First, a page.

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'Predators go where children go': 5 local people arrested, charged through Project Aquatic


Ontario Provincial Police have arrested 64 people and laid 348 charges — all tied to internet child exploitation.

Four people from Windsor, one of whom is 16 years old, and one person from Chatham are now charged with offences including possessing, accessing and making available child pornography.

“The goal was clear: to identify victims and to apprehend individuals who make, access and distribute child sexual abuse material,” OPP Det. Staff Sgt. Tim Brown said in a news conference Wednesday in Toronto. “Our team also seized 607 digital devices.”


A reactive project

Brown is the head of the Provincial Internet Child Exploitation (ICE) Strategy.

Starting Feb. 27, 2024, investigators from 27 law enforcement agencies in Ontario conducted what they call a “reactive project.”

“We are reacting to complaints from different electronic service providers,” Brown said. “The social media platforms have a duty to report certain things and that gets reported to us.”

Through 127 investigations, police were able to identify 34 victims of internet child exploitation and they were able to safeguard 30 others.

“Safeguarding is when we identify a child who is in a dangerous position where they could be offended against and we take them out or remove them from that situation,” Brown said, although he would not indicate the region where the victims were located.

“Predators go where children go,” Brown said. “Let today be a call to action. The fight against child exploitation requires more than just the efforts of law enforcement. It demands a societal pledge to safeguard our most vulnerable children.”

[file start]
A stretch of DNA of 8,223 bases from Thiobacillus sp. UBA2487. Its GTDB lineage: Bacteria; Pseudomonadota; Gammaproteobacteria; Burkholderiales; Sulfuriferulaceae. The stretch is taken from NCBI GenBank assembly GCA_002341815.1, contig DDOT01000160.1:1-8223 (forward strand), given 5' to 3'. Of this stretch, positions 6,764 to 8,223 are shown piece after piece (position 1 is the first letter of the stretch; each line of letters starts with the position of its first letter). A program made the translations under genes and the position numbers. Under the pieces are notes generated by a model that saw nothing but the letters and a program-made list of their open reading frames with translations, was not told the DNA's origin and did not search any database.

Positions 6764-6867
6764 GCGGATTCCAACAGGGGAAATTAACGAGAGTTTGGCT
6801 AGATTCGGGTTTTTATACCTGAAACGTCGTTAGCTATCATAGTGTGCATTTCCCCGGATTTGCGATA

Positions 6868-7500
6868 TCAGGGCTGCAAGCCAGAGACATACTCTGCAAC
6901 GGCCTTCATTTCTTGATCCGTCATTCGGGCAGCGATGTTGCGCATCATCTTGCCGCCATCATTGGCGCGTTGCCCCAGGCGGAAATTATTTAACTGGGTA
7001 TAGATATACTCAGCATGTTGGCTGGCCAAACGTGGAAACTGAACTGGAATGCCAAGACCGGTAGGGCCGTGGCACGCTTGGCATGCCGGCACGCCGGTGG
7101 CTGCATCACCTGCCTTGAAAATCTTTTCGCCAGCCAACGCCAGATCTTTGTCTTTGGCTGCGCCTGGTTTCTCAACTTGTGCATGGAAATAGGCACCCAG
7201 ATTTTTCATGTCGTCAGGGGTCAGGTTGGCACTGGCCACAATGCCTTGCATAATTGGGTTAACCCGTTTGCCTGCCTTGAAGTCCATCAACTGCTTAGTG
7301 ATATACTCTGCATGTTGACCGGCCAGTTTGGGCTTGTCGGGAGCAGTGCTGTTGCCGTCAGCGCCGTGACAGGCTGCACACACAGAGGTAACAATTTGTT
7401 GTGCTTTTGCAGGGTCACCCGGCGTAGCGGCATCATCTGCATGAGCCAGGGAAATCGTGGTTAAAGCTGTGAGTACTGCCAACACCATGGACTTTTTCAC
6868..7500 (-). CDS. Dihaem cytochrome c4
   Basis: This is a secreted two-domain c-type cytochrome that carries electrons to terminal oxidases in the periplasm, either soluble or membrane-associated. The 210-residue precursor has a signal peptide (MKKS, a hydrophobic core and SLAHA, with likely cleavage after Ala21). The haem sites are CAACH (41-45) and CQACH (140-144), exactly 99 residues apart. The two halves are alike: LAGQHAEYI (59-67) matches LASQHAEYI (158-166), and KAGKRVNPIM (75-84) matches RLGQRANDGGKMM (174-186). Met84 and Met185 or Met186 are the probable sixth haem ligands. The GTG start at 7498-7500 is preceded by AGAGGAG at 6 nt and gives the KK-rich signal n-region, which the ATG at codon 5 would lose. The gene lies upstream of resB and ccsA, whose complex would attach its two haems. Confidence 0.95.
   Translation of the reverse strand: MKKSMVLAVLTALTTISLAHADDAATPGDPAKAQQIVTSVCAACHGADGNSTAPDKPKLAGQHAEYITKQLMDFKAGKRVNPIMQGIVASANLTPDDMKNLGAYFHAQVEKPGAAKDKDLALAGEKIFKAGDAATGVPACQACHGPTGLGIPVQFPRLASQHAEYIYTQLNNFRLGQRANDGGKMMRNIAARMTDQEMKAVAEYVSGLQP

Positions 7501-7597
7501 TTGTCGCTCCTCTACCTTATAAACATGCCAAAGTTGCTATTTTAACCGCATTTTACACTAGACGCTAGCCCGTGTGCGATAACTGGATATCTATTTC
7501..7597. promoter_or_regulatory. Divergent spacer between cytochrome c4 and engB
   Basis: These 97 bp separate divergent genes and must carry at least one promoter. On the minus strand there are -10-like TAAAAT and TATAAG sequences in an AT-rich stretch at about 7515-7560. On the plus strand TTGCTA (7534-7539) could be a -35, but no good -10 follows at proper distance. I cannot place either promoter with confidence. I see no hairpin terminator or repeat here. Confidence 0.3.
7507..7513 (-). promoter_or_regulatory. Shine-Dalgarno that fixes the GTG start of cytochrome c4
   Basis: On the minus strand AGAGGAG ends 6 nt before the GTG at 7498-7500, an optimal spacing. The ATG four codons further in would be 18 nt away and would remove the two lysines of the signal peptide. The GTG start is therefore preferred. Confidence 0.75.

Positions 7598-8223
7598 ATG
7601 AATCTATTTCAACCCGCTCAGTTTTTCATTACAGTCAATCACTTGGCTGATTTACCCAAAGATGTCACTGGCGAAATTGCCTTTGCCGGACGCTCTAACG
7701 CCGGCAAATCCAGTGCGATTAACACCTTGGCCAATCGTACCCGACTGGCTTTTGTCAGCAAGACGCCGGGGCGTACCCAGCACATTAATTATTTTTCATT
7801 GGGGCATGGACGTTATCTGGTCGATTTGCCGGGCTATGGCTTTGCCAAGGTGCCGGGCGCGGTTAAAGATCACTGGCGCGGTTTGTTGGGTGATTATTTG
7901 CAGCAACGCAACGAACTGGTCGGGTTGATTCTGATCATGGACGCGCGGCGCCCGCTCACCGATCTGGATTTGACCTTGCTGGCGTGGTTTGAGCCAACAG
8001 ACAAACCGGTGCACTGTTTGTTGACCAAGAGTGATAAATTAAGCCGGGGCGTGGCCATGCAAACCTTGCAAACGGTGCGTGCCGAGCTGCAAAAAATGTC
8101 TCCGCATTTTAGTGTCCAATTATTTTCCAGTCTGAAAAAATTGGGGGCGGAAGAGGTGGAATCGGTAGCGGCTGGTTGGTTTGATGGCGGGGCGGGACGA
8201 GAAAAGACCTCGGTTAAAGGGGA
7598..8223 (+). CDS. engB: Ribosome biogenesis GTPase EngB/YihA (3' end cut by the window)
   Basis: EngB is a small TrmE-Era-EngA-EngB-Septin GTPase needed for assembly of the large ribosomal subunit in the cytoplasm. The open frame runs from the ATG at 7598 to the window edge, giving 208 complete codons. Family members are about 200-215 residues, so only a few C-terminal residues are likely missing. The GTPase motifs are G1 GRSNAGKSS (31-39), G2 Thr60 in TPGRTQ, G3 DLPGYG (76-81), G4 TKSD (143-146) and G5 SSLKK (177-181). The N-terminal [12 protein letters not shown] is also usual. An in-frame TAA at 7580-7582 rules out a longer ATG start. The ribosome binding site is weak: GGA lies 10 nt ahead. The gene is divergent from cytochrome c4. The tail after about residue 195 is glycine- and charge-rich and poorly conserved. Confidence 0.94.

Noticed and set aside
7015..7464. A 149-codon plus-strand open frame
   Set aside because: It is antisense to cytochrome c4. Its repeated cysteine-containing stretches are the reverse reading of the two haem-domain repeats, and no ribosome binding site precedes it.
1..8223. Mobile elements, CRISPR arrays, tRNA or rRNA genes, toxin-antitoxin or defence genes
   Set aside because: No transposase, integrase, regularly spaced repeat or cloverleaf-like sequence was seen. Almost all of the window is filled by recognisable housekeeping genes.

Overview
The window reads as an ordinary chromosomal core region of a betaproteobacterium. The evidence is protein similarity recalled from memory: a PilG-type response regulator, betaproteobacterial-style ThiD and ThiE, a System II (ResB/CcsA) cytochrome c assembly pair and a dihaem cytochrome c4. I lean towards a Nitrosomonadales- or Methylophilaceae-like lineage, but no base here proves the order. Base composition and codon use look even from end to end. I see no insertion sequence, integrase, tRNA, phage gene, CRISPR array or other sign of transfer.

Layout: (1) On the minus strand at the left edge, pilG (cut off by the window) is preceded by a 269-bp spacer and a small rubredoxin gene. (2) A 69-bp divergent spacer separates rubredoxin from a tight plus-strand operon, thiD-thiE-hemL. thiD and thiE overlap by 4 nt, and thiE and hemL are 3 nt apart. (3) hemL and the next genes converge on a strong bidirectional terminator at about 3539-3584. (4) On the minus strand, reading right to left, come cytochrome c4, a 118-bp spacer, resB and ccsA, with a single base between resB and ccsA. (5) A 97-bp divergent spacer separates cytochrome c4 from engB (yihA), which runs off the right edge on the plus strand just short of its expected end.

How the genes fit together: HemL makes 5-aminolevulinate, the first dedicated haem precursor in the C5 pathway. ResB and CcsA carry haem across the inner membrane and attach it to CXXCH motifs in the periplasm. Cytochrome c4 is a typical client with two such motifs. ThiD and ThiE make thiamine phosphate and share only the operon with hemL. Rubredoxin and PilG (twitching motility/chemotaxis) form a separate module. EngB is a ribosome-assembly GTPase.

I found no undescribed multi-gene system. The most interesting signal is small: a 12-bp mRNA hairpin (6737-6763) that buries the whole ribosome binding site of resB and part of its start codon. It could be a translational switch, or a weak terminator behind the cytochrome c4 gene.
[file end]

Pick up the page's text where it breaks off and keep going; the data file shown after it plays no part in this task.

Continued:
A growing problem

According to the Canadian Centre for Child Protection (CCCP), 77 per cent of youth between the ages of nine and 17 have a smartphone, which gives them quick access to the internet.

“We have observed growing networks of adults with a problematic sexual interest in children,” CCCP Associate Executive Director Signy Arnason said Wednesday. “These online communities share child sexual abuse material, encourage one another to share tactics that include how-to manuals, [and] they normalize the sexual abuse and exploitation of children.”

Arnason said criminals also obsess over victims, try to locate them and even stalk the youth “well into adulthood.”

Arnason also said the amount of internet child exploitation created by artificial intelligence is “exploding” in two ways.

One, criminals save an image or video and turn it into abusive material to redistribute, and every day CCCP receives reports from schools across Canada of youth using nude AI generators.

“And [they] think it’s funny to produce an AI-generated image of a kid in school,” said Arnason.


A call to action

Not only are smartphones common for youth, police said they are also equipped with 128 times more data than when the Provincial ICE Strategy started in 2006.

It means criminals can store incredible amounts of videos and still images on a single phone and redistribute the material easily, thus re-victimizing the youth contained in them.

As a result police said they can’t tackle the problem on their own.

“No investigation will ever be as successful as the prevention of victimization in the first place,” OPP Commissioner Thomas Carrique said Wednesday. “Harm to our youth can be mitigated through awareness, education, supervision, and maintaining ongoing, open and trusting dialogue.”

Brown reminded parents to be aware of what your kids are up to on their phones.

“One of the golden rules with engaging online is if you do not know that person 100 per cent, then you do not know who that person is. They could be hiding behind any name, any age, any picture,” Brown said.

If you see suspicious or offensive content online you are encouraged to file a complaint on the Cyber Tip website, Canada’s national tip line for reporting internet child exploitation. Top Stories


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